Reading the Apostle Paul’s letter to the Romans can be a fantastic insight into God’s law and how it applies to Jew and Gentile alike. We realize that the law (God's law) is dissolved, that it was both too much and too little, no person could be perfect by the law, and even if they were, they would still fall short of God’s hopes in other areas. Of those that didn’t have God’s law Paul wrote, the “Gentiles, who do not have the law, do by nature things required by the law, they are a law for themselves, even though they do not have the law, since they show that the requirement of the law are written on their hearts…”

God’s law is for all people, whether they have Christ as their Savior or not. God’s law, the literal 613 laws of the Old Testament, simply didn’t work. That’s why God came up with a New Covenant in Jesus Christ. God's new law is more expansive than the old law and less specific. The briefest summary may be "Love thy neighbor as thyself," which is, interestingly, God's law from Leviticus as well as confirmed by Jesus in Luke 10:27-28.

Most importantly, God’s law is only to be judged by God. On this small planet we are all neighbors. Love your neighbor.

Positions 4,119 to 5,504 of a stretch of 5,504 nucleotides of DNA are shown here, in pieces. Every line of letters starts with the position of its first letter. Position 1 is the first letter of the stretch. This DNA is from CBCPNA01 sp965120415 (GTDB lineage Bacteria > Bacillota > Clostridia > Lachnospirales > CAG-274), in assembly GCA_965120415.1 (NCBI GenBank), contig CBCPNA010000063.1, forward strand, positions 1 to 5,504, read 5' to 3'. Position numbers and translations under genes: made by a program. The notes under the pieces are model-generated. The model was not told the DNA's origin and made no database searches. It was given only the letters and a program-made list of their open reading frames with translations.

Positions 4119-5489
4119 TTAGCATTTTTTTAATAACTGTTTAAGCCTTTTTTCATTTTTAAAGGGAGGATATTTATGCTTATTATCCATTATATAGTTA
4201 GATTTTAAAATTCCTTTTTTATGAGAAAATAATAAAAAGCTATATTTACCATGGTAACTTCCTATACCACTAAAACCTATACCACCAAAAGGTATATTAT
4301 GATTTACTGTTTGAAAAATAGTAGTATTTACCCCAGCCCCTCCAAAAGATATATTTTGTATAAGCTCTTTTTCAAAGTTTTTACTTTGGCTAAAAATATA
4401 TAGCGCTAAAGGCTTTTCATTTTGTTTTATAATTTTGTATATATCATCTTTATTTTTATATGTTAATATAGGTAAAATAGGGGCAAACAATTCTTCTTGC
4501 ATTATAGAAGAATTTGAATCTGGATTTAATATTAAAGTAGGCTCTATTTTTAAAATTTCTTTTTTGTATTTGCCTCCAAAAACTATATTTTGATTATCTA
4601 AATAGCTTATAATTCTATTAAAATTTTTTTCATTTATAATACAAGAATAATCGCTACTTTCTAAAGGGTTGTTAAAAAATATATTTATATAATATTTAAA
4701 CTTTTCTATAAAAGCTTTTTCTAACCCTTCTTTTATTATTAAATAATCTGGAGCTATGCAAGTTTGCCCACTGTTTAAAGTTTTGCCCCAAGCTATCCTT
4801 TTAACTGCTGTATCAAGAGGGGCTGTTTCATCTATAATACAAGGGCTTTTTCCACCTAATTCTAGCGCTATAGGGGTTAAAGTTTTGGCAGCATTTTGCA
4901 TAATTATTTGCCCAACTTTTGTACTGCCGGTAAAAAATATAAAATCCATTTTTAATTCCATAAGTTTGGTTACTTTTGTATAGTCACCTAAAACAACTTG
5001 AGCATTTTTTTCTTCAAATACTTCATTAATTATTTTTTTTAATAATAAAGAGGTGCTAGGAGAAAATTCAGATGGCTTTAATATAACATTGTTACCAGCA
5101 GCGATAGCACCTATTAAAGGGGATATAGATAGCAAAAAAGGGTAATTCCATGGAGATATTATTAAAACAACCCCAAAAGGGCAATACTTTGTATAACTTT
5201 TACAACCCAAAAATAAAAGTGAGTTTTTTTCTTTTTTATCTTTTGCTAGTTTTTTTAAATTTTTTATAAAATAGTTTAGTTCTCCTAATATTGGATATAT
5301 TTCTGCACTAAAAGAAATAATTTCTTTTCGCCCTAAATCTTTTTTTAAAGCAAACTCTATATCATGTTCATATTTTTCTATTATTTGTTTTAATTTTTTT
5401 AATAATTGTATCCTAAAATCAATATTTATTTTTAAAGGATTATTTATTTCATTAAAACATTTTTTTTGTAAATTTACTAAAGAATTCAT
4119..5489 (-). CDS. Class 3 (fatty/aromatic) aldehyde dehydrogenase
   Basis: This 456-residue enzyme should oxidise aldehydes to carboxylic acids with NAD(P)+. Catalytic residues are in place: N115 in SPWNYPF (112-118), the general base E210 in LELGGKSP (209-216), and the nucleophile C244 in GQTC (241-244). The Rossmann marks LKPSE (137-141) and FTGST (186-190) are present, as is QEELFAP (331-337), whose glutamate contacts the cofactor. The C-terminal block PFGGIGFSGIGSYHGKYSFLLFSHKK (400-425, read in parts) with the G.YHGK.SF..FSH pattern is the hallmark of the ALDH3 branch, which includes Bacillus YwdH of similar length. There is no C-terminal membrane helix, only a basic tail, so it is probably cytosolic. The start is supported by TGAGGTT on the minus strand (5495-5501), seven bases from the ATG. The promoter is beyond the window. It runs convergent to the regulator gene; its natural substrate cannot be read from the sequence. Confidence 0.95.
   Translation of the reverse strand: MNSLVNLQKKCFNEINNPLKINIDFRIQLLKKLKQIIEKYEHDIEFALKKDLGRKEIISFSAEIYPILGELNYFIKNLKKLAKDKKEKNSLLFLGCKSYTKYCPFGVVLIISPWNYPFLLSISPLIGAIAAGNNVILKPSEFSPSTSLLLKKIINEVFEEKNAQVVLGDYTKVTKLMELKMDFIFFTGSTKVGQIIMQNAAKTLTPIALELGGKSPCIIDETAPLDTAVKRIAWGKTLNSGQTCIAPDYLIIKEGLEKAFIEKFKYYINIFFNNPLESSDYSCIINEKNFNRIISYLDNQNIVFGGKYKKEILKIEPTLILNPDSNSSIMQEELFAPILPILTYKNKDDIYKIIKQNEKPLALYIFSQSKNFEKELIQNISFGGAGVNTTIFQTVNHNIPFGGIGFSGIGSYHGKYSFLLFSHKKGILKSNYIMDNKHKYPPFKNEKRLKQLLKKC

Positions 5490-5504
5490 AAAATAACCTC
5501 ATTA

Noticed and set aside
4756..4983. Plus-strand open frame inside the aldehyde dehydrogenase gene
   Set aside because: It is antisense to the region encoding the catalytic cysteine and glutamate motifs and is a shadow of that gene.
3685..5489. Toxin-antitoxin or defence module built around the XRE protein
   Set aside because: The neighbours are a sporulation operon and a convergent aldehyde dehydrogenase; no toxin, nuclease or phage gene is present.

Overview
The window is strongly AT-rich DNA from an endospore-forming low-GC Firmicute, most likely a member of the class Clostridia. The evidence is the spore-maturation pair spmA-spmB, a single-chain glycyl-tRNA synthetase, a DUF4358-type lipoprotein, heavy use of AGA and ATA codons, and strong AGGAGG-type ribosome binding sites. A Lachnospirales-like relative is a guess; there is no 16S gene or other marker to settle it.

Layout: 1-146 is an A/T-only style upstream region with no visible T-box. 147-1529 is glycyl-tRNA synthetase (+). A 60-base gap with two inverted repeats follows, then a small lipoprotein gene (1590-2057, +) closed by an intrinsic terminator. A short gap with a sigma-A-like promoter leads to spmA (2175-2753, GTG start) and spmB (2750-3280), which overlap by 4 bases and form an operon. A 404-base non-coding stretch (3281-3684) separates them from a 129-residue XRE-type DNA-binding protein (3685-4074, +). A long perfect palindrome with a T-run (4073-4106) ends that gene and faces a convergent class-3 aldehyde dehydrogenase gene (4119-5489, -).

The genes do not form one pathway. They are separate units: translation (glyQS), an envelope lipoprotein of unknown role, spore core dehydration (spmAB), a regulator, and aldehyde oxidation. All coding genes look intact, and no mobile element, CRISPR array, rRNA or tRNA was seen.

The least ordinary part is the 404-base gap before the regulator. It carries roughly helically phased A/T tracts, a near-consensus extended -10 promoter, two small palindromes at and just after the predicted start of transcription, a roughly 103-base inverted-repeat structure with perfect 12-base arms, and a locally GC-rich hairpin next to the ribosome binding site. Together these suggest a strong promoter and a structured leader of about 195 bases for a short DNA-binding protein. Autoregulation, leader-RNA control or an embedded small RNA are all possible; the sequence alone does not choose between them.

Man’s law is the essence of our getting along on this planet and in America. It is the middle ground where people of all faiths and people of no faith can come together, either agreeing or agreeing to disagree, accepting that this is what the majority believes is proper (and sometimes minimally proper) conduct for all. Along the lines of “When in Rome, do as the Romans do” but with a twist that if your personal ideals are of a higher standard, then don’t do all that they may do. As Christians, our faith drives us to not participate in many activities that we consider wrong, some of which are seen as entirely acceptable to others. As Christians, it is not our place to attempt to instill God’s law on others without first instilling an understanding of God in them. Without an understanding of God, there is no faith. Without faith, God’s law has no meaning to them. That is why there is man’s law.